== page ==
What Does the Cover tell Me: Ugh, another cartoon cover.  Curse, you Simon Pulse for making this a trend!  On the other hand, my copy actually has a sticker that it’s a book from the Kelly Ripa book club.  Who knew Haley Vaughn had a book club?  Or for that matter read Meg Cabot.  This is actually still one of my favorite contemporaries though.  And the sequel to this book has fantastic recipes that I used to make…you know, when I had time to cook.
 
What is the Book Actually About: This gossip journalist is tired of her job (honey, you’re a gossip journalist you could be doing much worse) and one day her neighbor is mugged and she meets her nephew becuase, well, someone has to watch the old lady’s Great Dane.  And sparks fly.  But there’s deception going on at the same time.
Has the Actual Story Held Up: Um, yeah.  Totally.  Though it’s more than a little ridiculous.
Has the Cover Held Up: Barf!  Cartoons that aren’t graphic novel/anime.
What Does the Cover tell Me: Ugh, Simon Pulse romantic comedy puke look alike was my first thought until I saw Meg’s name by it.  Seriously, I am glad the cartoon phase has gone away.  It needed too.  Then again, I’ll probably be raving about it when it becomes popular again.    Honestly though, if I didn’t see her name I’d think this some lame rom com about a girl learning how to ride motorcycles with the quasi lame new guy at school that the book tells us we’re supposed to love but…yeah.
What is the Book Actually About: A burnt out psychic ex boyfriend comes to find her in hopes she finds his missing sister that we didn’t know existed in the past four books.  Oh, and how did Jess get into Juilliard if she couldn’t read music?  For reals.  I really wondered how she would survive her music theory classes.  My sister has a masters in music and she still hates theory I can only imagine how someone who doesn’t know how to read music…digressing.
Has the Actual Story Held Up: Yes.  Definitely.  Though it’s not my favorite out the series it was the perfect way to conclude the series.  And plus, for what Jess decides to do with her non-psychic  career my mom does the exact same thing and I can actually see Jess being good at  that. Actually what I really like the most about this book is I think Meg wrote it for the fans.  The series had originally got cancelled after book four and finally she was able to convince her new publishing company to buy the rights so she could write a fifth book.  And you just have to appreciate that.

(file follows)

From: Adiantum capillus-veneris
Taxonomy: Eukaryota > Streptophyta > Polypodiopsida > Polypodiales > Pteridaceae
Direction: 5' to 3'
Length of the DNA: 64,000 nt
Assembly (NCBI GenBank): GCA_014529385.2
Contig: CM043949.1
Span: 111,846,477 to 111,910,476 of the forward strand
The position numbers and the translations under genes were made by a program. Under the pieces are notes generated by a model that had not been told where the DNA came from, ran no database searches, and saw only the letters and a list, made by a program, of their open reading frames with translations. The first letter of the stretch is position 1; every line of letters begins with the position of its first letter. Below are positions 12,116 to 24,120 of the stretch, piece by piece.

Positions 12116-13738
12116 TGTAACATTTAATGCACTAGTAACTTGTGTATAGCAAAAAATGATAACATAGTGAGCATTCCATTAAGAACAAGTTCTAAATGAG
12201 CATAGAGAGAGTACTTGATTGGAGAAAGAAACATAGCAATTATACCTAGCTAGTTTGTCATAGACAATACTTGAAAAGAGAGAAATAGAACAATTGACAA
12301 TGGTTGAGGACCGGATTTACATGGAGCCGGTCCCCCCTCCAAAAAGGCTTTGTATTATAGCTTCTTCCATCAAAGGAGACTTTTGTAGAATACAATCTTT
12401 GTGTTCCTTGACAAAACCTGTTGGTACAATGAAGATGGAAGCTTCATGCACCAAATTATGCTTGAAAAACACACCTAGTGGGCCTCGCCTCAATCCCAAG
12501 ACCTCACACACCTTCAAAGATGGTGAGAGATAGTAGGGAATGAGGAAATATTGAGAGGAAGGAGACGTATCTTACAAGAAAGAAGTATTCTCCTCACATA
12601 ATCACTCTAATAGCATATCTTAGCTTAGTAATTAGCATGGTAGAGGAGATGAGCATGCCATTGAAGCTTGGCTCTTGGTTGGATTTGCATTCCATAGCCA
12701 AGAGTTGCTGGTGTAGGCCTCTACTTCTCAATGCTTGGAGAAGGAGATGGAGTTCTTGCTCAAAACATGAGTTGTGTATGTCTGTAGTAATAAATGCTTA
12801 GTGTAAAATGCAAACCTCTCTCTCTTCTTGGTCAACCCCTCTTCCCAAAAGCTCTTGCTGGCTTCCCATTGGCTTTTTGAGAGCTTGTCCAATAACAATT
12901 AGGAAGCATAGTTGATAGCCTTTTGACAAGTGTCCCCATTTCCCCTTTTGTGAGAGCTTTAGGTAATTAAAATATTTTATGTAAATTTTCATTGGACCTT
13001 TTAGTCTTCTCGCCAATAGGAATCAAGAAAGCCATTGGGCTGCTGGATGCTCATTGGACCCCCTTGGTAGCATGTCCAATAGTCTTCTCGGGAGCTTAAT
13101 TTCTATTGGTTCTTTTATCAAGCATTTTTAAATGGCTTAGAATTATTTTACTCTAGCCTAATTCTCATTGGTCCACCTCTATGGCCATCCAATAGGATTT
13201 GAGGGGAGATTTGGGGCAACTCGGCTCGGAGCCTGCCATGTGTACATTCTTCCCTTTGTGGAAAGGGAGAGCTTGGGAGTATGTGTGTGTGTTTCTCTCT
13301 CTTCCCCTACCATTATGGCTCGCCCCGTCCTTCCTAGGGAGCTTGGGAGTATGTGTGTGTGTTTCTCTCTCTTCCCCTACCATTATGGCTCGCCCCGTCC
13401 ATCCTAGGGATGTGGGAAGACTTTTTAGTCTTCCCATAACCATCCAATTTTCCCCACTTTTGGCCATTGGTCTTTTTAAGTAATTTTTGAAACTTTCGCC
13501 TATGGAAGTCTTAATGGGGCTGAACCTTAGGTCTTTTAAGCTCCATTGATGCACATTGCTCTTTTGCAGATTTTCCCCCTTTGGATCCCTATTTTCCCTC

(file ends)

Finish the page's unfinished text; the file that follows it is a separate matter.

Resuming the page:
Has the Cover Held Up:  No.  No.  No.  Let’s forget the Simon Pulse cartoon phase ever existed.
On a side note, I’d like to thank The Romance Bookie and Little Miss Drama Queen for hosting this blog hop.  Glad to participate and check out their sites for some great giveaways.

Spies and Prejudice: Talia Vance

 They’re not even trying to hide the fact that the MC is obviously a Veronica Mars ripoff. 

General Summary: Berry Fields (Seriously, that’s her name.  And no, her parents aren’t celebrities) works as a private eye and overhears some douche say she’s only somewhat doable despite the fact he hits on her practically from page one.  Oh, and she’s also trying to figure out her mom’s death.

Review:

Ugh.

I’m annoyed.  This book started out as being solid enough.  Not great, but I didn’t expect greatness.  I expected a fun, fluffy, read based off of my favorite classic.

It used my favorite classic as a gimmick.

And to make matters worse, it twisted the knife further in the wound by making the Veronica Mars part of this book suck too.

Sigh.
As far as the actual form goes the book isn’t bad.  It was easy to read.  I got through it in two days and considering my reading time is cut down to an hour to an hour and a half a day it’s pretty amazing I got through it in two days.  That being said, fast prose will only get you so far in life.
I think the biggest flaw this book had was its false advertising and then the fact that Vance didn’t know how to pace things.

Ah, pacing how it alludes this book.

Too much time was spent on the actual set up, Berry being stupid, and suspecting everyone’s dad of murder.

Yeah, that’s pretty much 85% of the book.

And yes, everyone’s dad is suspected at one time or another of murder.

But there’s….

Not going to go there because of spoilers.  But the ending was just so ridiculous my mouth is still hanging open and not in a good way.

If this was the only issue, I probably would be pretty forgiving.  Writing a mystery is tough.  In fact, I’d say that next to word building, mystery plotting is probably one of the most difficult tasks to do when writing a book.  However…it just wasn’t the mystery element that was a flop.

It was the fact that the book sold itself to be a Pride and Prejudice retelling and other than using the same character set up-i.e. girl’s best friend falls in love with rich boy who’s snooty hot best friend disapproves but girl can’t help but find herself drawn towards snooty hot best friend after being forced to be around with him for 2/3 of the book-there’s really nothing remotely in common between this book in the Jane Austen classic.